Joshua Dugdale is the director of The Unwinking Gaze, the first fly-on-the-wall documentary to detail the day-to-day life of the Dalai Lama. Dugdale and his crew have been given unprecedented access to the Tibetan leader and his entourage since 2004
The Dalai Lama gets up at 4am. He'll have tea when he gets up, then breakfast after his meditation, which lasts for two to four hours. Breakfast – usually toast, butter, jam and orange juice – must be on the table at the right time. While he eats he may read The Times of India and the International Herald Tribune.
I don't think the Dalai Lama has many close friends. He may have things in common with other monks, but he's still their boss. He has an enormous capacity for empathy and loves to laugh, but among his own entourage, you see his more serious side.
His offices are based in the palace complex in Dharamsala in India; his own private office is next to the plush ante-room where he receives guests, and is quite old-fashioned: a desk, with no computer, just a blotter and some pens. But his team have computers, faxes, printers, the internet. There are about half a dozen in this inner circle, including Tenzin Namdak Taklha, the Dalai Lama's Lord Chamberlain figure.
The private office does its best to protect the Dalai Lama. But it isn't the slickest operation, and has been accused of naivety.
All the Dalai Lama's attendants are in awe of him. They see to his everyday needs – serving meals, giving and accepting gifts and so on. Tibetans come from across the Himalayas to see him so they can have a better rebirth in their next life.
When the Dalai Lama goes on tour, it's relentless, meeting after meeting, arena after arena. But he is very undemanding. When I was with him on a trip to Liverpool, he stayed in a budget hotel, but never complained. For a long trip, the entourage might be a dozen-strong, plus security; for shorter trips, perhaps only four or five – and his brother Tenzin Choegyal and the Special Envoy, Lodi Gyari, also accompany him.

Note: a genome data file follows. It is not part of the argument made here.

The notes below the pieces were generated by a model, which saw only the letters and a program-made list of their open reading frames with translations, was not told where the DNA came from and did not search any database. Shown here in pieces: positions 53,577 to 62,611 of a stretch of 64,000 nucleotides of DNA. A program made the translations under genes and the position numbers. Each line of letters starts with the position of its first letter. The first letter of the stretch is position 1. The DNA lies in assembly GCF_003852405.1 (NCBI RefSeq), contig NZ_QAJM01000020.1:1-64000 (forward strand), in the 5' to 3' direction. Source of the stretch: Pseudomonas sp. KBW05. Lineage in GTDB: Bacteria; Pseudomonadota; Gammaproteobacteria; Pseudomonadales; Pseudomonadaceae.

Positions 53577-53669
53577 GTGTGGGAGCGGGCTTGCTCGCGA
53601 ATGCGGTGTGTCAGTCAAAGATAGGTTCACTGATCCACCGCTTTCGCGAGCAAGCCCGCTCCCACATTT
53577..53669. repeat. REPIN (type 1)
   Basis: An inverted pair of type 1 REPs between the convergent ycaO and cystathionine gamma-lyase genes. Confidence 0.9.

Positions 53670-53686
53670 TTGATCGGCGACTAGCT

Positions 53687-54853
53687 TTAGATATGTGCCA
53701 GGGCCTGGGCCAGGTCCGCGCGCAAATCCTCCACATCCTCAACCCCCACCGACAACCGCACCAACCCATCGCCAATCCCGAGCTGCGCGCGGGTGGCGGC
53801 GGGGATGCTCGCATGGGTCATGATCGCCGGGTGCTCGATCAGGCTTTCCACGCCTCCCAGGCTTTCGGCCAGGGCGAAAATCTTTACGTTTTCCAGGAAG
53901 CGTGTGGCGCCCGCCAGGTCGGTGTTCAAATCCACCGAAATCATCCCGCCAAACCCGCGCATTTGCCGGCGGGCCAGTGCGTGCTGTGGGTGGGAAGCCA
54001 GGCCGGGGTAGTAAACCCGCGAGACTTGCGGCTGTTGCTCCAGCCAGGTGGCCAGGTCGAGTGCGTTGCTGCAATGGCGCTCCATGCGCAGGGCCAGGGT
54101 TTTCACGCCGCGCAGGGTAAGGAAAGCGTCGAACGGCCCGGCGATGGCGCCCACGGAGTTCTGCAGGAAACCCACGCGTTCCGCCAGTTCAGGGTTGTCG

Gyari has been in the West for a long time, but used to be the head of the Tibetan Youth Congress, which is the independence-seeking organisation that the Chinese accuse of paramilitary activities. He's a controversial figure, but well respected in Washington, where he is based. He acts as a gateway between the Dalai Lama and Tibet's American supporters, and the Dalai Lama takes his advice on most global political issues, such as whether he should go to the Beijing Olympics.
The Prime Minister of the government in exile, Samdhong Rimpoche, is possibly a little more deferential to the Dalai Lama than he should be; it's awkward to have your spiritual mentor as your boss on a political level, too. He's a good administrator, but finds negotiating with the Chinese quite a challenge. It's a big step up from running the education system, his previous job. He has only sporadic contact with the Dalai Lama. They don't meet every day. The Dalai Lama is very hands-off – he wants to leave the politics to others. He just steps in when he's needed, although his word is final.Reuse content